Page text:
2 minute read

Food waste and loss (FLW) is one of the problems that I’ve been interested in recently. However, I haven’t done any proper research other than reading a few books and watching some YouTube videos. So I decided to do some research and write some posts to help me understand the problem. This post is an introduction to a series of posts that I’ll be writing.

Why Food Waste?

The world is producing more food than it needs, which is simply an enormous waste of resources. There are two perspectives to look at the food waste problem1.

  • The food problem: While some people are still starving, a significant amount of food is wasted throughout the entire supply chain.
  • The waste problem: It’s not only the food that’s wasted. FLW represents a waste of land, water, labor, and energy used during food production2. According to Project Drawdown, reducing food waste is one of the most impactful solutions to reduce greenhouse gas emissions3.

Facts & Statistics

The followings are some interesting facts and statistics that I found.

  • Around 14% of food produced is lost between harvest and retail4.
  • 17% of total food production is wasted - 11% in households, 5% in the food service and 2% in retail 4. I know the numbers don’t add up, but don’t blame me. I just copy-pasted the numbers from the reference 😅.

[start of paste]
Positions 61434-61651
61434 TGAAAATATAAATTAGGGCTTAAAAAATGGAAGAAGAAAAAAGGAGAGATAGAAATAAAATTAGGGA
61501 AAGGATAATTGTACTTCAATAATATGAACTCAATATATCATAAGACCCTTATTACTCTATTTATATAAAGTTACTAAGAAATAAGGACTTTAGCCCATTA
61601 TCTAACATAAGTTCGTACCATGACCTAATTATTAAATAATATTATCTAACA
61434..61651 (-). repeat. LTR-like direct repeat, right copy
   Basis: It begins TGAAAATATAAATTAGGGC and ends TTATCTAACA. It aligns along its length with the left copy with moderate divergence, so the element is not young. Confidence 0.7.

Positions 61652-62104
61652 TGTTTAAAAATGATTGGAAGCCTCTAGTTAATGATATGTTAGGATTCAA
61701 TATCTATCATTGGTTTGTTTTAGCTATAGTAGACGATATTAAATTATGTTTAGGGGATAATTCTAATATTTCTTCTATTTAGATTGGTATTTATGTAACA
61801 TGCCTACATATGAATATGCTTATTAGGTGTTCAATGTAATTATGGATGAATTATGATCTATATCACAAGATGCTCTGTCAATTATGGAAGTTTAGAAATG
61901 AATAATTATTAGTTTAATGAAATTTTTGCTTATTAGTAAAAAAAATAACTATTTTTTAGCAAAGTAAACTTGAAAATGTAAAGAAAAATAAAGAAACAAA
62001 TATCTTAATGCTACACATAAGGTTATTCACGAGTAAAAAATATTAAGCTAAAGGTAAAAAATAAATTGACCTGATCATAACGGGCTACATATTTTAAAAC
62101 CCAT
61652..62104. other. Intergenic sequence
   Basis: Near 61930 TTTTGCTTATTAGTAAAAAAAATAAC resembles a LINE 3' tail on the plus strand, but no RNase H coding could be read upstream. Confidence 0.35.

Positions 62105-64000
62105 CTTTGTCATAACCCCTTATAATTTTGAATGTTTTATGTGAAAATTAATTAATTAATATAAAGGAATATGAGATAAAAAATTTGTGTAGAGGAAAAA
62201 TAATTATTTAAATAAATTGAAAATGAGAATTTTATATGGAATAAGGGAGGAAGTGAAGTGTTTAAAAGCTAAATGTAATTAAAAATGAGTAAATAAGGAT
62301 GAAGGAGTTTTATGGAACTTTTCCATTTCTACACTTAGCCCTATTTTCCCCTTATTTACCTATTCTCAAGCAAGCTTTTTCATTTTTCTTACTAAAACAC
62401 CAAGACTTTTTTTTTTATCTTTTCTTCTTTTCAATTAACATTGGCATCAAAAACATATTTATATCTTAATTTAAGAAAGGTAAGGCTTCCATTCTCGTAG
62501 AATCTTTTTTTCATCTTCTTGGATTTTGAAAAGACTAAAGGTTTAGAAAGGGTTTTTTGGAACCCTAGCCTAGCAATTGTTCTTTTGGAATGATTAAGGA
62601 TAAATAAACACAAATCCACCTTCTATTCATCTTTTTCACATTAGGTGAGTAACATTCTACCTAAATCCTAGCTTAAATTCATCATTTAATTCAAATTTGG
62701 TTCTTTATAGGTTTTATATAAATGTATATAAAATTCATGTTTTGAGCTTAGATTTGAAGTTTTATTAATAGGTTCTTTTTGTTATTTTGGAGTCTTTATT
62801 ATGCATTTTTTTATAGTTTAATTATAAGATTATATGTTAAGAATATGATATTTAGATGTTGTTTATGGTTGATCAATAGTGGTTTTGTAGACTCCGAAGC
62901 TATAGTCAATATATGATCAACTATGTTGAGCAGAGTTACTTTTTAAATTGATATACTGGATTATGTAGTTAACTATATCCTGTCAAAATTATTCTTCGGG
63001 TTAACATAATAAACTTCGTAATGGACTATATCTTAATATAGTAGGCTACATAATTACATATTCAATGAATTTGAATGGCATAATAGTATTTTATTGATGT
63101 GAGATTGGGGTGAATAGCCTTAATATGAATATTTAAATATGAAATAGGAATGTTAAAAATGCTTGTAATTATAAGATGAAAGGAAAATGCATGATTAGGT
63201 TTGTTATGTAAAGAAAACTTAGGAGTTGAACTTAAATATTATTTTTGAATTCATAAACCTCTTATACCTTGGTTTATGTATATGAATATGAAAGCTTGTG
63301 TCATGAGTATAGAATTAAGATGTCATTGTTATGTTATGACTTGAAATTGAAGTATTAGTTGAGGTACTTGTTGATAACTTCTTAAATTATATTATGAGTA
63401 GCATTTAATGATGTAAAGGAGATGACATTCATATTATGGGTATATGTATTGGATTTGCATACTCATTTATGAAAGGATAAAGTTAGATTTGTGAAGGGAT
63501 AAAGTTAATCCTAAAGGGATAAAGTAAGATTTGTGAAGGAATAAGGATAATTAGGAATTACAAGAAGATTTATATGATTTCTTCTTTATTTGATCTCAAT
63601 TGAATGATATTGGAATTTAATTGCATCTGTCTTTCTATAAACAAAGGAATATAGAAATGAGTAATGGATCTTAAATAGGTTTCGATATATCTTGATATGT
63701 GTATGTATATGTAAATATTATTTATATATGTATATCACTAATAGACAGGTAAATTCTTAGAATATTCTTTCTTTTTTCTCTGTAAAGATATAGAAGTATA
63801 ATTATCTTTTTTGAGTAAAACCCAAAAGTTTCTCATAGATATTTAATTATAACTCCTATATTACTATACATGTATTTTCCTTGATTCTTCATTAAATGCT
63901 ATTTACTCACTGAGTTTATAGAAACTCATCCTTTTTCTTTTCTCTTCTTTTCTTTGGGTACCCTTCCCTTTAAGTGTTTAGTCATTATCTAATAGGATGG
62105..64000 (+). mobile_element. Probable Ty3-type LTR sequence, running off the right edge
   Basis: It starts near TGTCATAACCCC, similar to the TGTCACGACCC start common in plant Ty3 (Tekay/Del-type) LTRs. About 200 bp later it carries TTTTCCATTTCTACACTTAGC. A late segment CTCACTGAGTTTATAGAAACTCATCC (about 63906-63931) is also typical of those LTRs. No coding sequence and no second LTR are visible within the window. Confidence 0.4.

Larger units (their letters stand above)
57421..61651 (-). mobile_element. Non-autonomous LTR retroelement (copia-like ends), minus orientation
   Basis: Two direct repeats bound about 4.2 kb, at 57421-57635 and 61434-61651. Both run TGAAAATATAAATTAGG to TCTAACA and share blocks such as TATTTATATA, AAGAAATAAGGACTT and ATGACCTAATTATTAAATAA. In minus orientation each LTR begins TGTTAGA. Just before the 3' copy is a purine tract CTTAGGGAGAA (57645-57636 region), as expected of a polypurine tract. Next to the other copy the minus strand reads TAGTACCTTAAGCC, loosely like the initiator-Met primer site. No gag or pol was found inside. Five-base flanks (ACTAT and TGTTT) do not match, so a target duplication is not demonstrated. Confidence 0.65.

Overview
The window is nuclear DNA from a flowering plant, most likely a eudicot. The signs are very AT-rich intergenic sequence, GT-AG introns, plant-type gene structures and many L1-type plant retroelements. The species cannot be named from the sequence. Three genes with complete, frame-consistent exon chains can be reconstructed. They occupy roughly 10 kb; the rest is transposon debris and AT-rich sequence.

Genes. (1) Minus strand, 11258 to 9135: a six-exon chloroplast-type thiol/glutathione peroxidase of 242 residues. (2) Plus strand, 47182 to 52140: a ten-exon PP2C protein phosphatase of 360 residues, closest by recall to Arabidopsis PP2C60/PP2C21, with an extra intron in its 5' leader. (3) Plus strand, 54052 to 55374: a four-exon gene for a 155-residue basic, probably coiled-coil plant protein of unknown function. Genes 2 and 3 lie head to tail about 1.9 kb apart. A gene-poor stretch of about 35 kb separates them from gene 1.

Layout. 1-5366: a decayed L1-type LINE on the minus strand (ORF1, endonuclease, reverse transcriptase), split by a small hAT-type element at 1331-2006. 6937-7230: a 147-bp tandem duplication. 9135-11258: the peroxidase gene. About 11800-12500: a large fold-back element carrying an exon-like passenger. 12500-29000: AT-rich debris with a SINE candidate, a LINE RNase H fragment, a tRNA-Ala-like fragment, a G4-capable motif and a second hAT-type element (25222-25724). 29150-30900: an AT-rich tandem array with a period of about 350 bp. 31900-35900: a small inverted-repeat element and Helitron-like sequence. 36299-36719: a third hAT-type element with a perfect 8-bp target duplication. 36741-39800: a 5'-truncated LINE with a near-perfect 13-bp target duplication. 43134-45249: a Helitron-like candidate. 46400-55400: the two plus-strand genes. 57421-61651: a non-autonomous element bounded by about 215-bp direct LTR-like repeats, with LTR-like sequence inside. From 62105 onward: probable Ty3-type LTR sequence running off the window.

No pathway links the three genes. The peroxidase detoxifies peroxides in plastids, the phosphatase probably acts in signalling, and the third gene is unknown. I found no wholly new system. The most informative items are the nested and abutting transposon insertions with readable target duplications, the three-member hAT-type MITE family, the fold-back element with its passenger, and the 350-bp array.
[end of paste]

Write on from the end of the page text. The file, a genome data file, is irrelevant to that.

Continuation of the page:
• Food loss and waste account for 38% of total energy usage in the global food system4.
  • The food we waste is responsible for roughly 8% to 10% of global emissions5.
  • In 2019, the U.S. wasted $408 billion worth of food, which is about 2% of U.S GDP, with a greenhouse gas footprint equivalent to 4% of total U.S. emissions6.

What I’m Interested In

Data Analysis

There are some well-established public datasets available online. Honestly, I don’t have any domain knowledge so I’ll probably write some posts to do data exploratory data analysis (EDA) of the datasets.

Here are the datasets that I found today.

Businesses and Technologies

Many businesses/start-ups are trying to solve the FLW problem. I believe there is plenty of room for innovations throughout the supply chain: from harvest to retail and consumption. I’m planning to find out who’s doing what in this industry.


If you are interested in FLW, I strongly recommend watching this YouTube video from our beloved Our Changing Climate.


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